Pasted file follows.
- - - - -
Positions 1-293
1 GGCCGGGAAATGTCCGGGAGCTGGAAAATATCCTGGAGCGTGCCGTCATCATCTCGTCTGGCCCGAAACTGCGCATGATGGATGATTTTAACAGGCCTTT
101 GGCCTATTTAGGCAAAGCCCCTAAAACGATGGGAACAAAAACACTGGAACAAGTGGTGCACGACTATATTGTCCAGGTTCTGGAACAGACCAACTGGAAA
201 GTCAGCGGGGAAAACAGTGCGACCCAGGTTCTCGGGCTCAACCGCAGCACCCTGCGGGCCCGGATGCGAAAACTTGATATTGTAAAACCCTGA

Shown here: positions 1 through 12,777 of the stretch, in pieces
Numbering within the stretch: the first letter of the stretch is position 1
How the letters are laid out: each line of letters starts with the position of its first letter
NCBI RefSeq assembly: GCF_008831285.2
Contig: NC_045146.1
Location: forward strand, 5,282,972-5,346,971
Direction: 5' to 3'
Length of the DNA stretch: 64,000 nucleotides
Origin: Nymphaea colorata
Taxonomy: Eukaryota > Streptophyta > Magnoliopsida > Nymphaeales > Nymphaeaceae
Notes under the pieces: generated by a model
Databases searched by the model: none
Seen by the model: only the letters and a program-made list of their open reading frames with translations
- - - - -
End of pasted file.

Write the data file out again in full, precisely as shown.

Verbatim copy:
Positions 1-293
1 GGCCGGGAAATGTCCGGGAGCTGGAAAATATCCTGGAGCGTGCCGTCATCATCTCGTCTGGCCCGAAACTGCGCATGATGGATGATTTTAACAGGCCTTT
101 GGCCTATTTAGGCAAAGCCCCTAAAACGATGGGAACAAAAACACTGGAACAAGTGGTGCACGACTATATTGTCCAGGTTCTGGAACAGACCAACTGGAAA
201 GTCAGCGGGGAAAACAGTGCGACCCAGGTTCTCGGGCTCAACCGCAGCACCCTGCGGGCCCGGATGCGAAAACTTGATATTGTAAAACCCTGA

Shown here: positions 1 through 12,777 of the stretch, in pieces
Numbering within the stretch: the first letter of the stretch is position 1
How the letters are laid out: each line of letters starts with the position of its first letter
NCBI RefSeq assembly: GCF_008831285.2
Contig: NC_045146.1
Location: forward strand, 5,282,972-5,346,971
Direction: 5' to 3'
Length of the DNA stretch: 64,000 nucleotides
Origin: Nymphaea colorata
Taxonomy: Eukaryota > Streptophyta > Magnoliopsida > Nymphaeales > Nymphaeaceae
Notes under the pieces: generated by a model
Databases searched by the model: none
Seen by the model: only the letters and a program-made list of their open reading frames with translations